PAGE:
Minneapolis police can no longer apply for or execute unannounced search warrants, even when assisting other law enforcement agencies, according to a special order released by Mayor Jacob Frey on Tuesday.

In the latest effort to address the use of no-knock warrants after the police killing of Amir Locke this winter, the new policy states that Minneapolis officers serving a warrant must announce their presence and then wait 20 seconds during the daytime, or 30 seconds at night, before entering, unless under "exigent circumstances." The policy defines "exigent circumstances" as when in hot pursuit, to prevent imminent harm or provide emergency aid, to prevent imminent destruction or removal of evidence and to prevent the imminent escape of a suspect.

The new policy, which goes into effect Friday, specifies that destruction or removal of narcotics does not qualify as exigent circumstances.

"We accomplished what we set out to do," Frey said in a statement. "This policy is among the most forward-looking and extensive in the nation and will help keep both our residents and officers safe."

No-knock warrants are used by law enforcement across the country. Popularized after the advent of the war on drugs in the 1970s, police say they are necessary to ensure drugs can't be destroyed before officers enter and to give officers a tactical advantage when dealing with dangerous suspects.

The tactic has become increasingly controversial, as critics say the surprise searches put people in unnecessary danger, and the risk outweighs the benefit. Florida, Oregon, Connecticut and Virginia have banned the practice.

In November 2020 — after police in Louisville, Ky., killed 26-year-old Breonna Taylor during a no-knock drug search — Frey and then-Minneapolis Police Chief Medaria Arradondo announced they would restrict the use of no-knock warrants and that police would have to identify themselves before entering any home, regardless of whether a judge gave them permission to enter unannounced.

"Outside of limited, exigent circumstances, like a hostage situation, MPD officers will be required to announce their presence and purpose prior to entry," Frey's office said at the time.

Yet, Minneapolis police continued to rely on no-knock warrants, according to records reviewed by the Star Tribune.

On Feb. 2, a Minneapolis police SWAT team burst unannounced into the Bolero Flats apartments at 1117 Marquette Av. shortly before 7 a.m. The officers shot Amir Locke after he startled awake and grabbed a handgun, body camera footage shows. Locke was not the intended target of the warrant. His killing ignited public criticism of the city for continuing to use the tactic after Frey claimed it had stopped.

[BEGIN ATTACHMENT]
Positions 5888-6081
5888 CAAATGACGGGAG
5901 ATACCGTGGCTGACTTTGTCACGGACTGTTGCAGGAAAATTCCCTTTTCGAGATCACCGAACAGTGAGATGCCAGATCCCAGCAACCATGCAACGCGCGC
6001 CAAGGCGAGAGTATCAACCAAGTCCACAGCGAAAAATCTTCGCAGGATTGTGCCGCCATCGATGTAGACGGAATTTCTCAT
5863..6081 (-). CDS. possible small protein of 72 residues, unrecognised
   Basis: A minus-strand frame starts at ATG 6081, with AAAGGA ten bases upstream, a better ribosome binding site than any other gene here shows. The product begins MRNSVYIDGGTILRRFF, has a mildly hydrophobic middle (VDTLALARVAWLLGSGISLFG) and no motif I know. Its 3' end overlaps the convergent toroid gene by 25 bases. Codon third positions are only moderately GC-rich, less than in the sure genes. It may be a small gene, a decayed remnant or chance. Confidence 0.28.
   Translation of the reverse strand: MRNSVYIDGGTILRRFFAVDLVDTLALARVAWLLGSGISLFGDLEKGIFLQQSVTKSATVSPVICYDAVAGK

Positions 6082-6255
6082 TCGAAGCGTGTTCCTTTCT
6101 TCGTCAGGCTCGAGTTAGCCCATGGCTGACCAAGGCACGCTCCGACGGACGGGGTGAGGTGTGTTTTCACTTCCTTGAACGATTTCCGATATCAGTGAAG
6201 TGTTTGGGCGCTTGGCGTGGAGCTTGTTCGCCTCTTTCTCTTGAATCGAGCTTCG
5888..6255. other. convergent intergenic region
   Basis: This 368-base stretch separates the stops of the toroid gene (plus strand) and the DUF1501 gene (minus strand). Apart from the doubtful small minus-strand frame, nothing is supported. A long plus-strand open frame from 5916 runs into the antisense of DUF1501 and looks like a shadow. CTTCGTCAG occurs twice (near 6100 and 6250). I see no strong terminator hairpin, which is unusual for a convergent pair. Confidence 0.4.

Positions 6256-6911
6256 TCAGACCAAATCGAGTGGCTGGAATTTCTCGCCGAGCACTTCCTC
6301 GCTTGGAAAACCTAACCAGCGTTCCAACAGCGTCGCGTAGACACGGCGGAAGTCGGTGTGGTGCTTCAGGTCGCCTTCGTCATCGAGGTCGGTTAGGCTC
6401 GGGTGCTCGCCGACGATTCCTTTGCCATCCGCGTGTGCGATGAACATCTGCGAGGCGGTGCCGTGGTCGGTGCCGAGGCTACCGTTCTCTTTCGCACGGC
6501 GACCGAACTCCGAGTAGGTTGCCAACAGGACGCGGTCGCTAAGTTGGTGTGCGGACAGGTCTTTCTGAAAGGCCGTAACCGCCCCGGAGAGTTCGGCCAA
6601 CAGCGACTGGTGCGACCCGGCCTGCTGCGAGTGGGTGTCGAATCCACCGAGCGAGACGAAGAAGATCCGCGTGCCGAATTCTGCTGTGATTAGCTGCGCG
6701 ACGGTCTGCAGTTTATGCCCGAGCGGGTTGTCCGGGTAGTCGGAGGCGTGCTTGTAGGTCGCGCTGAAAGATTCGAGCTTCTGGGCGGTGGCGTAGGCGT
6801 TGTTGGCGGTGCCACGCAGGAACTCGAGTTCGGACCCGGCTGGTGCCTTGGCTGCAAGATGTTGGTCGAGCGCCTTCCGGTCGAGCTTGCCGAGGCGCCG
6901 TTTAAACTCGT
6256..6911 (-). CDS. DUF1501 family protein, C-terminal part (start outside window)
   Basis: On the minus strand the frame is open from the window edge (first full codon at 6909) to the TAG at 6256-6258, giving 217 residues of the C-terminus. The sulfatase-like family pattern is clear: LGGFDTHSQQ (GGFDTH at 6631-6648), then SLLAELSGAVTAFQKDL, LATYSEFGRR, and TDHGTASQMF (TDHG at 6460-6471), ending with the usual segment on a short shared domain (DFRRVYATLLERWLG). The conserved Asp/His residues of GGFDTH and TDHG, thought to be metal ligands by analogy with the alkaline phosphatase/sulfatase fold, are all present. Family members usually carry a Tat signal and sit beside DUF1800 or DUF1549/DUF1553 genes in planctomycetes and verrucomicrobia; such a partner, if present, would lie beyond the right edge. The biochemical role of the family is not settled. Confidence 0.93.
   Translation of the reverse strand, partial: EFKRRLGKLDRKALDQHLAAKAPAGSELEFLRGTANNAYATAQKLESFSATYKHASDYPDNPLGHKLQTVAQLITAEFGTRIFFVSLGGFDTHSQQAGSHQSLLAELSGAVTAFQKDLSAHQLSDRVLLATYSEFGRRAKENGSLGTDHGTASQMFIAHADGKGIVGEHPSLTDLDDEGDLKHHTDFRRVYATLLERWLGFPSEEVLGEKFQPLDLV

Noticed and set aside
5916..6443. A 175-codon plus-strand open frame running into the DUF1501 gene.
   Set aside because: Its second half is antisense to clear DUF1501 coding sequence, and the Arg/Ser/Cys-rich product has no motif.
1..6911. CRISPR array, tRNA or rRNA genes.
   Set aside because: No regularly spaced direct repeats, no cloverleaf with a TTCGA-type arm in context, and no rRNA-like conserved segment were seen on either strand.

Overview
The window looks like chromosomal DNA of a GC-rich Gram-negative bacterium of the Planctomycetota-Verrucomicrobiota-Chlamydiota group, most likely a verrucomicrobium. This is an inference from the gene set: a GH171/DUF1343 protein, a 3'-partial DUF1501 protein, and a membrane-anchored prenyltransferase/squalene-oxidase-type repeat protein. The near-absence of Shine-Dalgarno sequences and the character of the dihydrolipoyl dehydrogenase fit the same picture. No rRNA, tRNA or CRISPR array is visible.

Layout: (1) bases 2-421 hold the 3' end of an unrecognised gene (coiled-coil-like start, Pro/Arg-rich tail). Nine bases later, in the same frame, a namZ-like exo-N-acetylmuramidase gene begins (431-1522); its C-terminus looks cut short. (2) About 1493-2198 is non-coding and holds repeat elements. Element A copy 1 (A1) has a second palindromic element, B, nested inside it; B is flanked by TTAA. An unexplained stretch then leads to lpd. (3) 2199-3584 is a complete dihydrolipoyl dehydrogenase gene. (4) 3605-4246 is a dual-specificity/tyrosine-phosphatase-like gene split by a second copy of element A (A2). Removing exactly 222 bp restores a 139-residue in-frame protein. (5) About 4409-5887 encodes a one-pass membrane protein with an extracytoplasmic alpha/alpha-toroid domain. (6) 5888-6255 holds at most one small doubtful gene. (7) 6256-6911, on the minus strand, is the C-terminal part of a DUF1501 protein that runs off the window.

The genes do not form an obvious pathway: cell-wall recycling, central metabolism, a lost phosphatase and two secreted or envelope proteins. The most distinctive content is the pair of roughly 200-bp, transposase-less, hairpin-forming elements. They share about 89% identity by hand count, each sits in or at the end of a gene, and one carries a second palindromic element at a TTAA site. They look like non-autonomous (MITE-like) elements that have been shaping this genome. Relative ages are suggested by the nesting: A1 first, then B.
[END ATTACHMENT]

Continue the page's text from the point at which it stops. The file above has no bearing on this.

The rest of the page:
In an interview at the time, Frey sought to distinguish between "applying for" and "executing" warrants, saying, "We don't have a single instance where a warrant was executed without announcements, even when a no-knock or no-announce warrant was issued," because the supervisor on scene is required to log how the warrants were served.

Frey said he had not watched any body camera footage to verify whether officers announced themselves before entry, and he did not answer why the Police Department continued to apply for no-knock warrants at a higher rate than standard warrants if they are not allowed in most circumstances. He said he is not alerted when a judge issues a no-knock warrant to Minneapolis police.

After Locke's death, Frey announced a moratorium on no-knock warrants. Last month, he said his office was preparing a new policy to further restrict unannounced searches.

"Safe search warrants are a critical tool in addressing the violent crime that is harming so many in our community," interim Minneapolis Police Chief Amelia Huffman said in a statement. "Investigations can be dangerous and unfold rapidly in unexpected ways. This updated policy language strengthens our ability to mitigate the risk of harm to occupants and officers during searches and reflects our commitment to protecting lives."

Michelle Gross, president of the watchdog group Communities United Against Police Brutality, said she told Frey the 20-second pause before entering was not enough. As a member of the mayor's community safety workgroup, she suggested the city adopt the 30-second wait time recommended by Campaign Zero, a nonprofit that researches policies to end police violence.

Gross said she was glad Frey made the change to 30 seconds for nighttime but is still holding out hope that the Minnesota Legislature will pass a ban on no-knock warrants. In the interim, she'll be watching to see if the new policy reduces the use of no-knock warrants or if Minneapolis police use the "exigent circumstances" exception as a loophole.

"The proof will be in the pudding," Gross said.

Staff writer Liz Sawyer contributed to this report.